SIGNALLING FAILURE. Politically reliable hacks in charge. Special slush funds for administrators. Neighbors who report deviationism to the authorities, or perform impromptu reeducation on behalf of the authorities. Resources going to sports, while other capital deteriorates for lack of maintenance.

We are not speaking of higher education. This is East Germany. Walter Ulbricht and Erich Honecker would not be able to manage a hot dog stand. The slush funds went to keep up appearances in the sports programs, which took performance enhancement to lengths that would embarrass Tony Mandarich. The Stasi kept better files than Student Affairs, and their officials were better shots.

All this is briefly summarized in The Berlin Wall: A World Divided, 1961-1989. An East German pretty well sums up the entire episode: "So ... they built the Wall to stop people leaving, and now they're tearing it down to stop people leaving. There's logic for you." If you're familiar with the workings of petty tyrants, the book will not provide many additional insights. I don't have to worry about spoilers in Book Review No. 3, as everybody knows that it did come down. The book will provide some background (all the way back to when some Slavic sand-dwellers put a "von" in front of their names and established Berlin) and some amusement (the border police didn't recognize the man with a younger wife who emerged from a limousine to scowl at the wall). The book recognizes the uneasy equilibrium that emerged after Ulbricht and Khrushchev built the wall. The politics of the era were complicated, and this book provides some understanding of that, with no surprises. Popular perception might have had the world closer to war than the generals and politicians were.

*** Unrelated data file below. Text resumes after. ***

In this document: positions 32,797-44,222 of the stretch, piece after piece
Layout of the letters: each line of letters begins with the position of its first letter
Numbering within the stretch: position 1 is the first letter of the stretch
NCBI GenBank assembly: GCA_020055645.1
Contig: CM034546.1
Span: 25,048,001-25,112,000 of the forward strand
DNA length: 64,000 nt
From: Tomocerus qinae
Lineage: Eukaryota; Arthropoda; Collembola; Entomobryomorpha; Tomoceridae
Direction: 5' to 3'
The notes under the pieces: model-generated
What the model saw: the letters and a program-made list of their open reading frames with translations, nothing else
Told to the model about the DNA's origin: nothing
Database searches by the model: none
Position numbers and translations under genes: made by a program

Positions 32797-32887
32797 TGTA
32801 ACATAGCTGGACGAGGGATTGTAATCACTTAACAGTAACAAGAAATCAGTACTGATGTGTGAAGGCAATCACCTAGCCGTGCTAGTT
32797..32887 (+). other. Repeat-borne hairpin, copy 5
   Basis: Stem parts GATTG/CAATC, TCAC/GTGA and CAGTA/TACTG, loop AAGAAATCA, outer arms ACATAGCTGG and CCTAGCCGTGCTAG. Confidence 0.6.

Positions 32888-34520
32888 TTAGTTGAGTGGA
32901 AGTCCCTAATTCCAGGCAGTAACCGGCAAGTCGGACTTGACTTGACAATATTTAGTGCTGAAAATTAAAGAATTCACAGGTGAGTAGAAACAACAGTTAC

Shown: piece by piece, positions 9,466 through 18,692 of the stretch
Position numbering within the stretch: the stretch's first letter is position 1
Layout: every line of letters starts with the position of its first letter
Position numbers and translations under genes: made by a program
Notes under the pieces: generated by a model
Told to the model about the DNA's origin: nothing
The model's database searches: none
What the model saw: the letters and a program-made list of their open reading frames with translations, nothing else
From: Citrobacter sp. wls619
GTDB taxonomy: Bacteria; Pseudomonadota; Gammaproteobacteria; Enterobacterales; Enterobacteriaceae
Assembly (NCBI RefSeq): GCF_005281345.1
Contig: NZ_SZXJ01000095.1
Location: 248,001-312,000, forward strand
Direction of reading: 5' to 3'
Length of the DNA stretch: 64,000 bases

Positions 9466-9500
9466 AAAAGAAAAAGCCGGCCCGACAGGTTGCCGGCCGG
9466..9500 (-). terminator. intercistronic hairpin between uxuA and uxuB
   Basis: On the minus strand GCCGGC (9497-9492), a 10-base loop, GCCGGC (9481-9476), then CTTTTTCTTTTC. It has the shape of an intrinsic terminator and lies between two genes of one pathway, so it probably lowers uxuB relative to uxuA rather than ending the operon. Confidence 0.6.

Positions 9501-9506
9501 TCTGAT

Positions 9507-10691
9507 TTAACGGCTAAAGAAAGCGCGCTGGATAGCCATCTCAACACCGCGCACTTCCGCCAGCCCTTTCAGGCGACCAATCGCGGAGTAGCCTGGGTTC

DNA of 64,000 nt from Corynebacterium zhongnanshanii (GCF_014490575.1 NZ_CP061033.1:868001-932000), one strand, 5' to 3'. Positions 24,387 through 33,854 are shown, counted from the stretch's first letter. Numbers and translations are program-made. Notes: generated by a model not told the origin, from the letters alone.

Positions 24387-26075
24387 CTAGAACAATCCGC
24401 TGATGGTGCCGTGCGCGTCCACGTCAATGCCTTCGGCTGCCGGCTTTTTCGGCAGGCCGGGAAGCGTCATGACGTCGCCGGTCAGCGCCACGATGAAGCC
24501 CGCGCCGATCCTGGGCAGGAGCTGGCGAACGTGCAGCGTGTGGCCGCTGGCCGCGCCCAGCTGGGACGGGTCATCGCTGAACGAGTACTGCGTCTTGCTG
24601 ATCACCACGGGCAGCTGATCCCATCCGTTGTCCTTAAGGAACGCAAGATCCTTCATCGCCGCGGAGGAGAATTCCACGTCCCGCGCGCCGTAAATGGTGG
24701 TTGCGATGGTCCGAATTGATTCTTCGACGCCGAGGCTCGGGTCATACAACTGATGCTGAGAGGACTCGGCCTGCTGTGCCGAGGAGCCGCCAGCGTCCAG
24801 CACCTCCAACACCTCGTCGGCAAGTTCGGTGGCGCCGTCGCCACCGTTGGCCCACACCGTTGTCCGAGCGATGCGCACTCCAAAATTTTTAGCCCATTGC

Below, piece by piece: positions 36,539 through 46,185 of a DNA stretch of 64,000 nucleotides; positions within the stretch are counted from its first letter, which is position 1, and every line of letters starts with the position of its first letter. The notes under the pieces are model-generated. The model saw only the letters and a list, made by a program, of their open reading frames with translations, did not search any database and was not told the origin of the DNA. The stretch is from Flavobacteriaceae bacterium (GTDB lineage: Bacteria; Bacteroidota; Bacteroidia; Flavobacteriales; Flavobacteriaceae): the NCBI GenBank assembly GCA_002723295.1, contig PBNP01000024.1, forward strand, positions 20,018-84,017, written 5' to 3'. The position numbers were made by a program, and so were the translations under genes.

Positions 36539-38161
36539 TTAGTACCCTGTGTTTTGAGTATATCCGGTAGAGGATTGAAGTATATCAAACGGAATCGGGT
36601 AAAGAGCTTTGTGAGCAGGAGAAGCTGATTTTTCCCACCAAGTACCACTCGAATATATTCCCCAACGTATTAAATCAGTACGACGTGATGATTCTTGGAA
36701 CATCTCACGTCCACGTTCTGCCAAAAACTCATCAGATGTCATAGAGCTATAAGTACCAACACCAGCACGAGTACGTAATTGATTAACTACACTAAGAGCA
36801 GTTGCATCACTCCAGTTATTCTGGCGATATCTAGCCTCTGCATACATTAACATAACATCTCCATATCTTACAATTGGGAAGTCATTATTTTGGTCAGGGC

(Cross-posted to 50 Book Challenge.)

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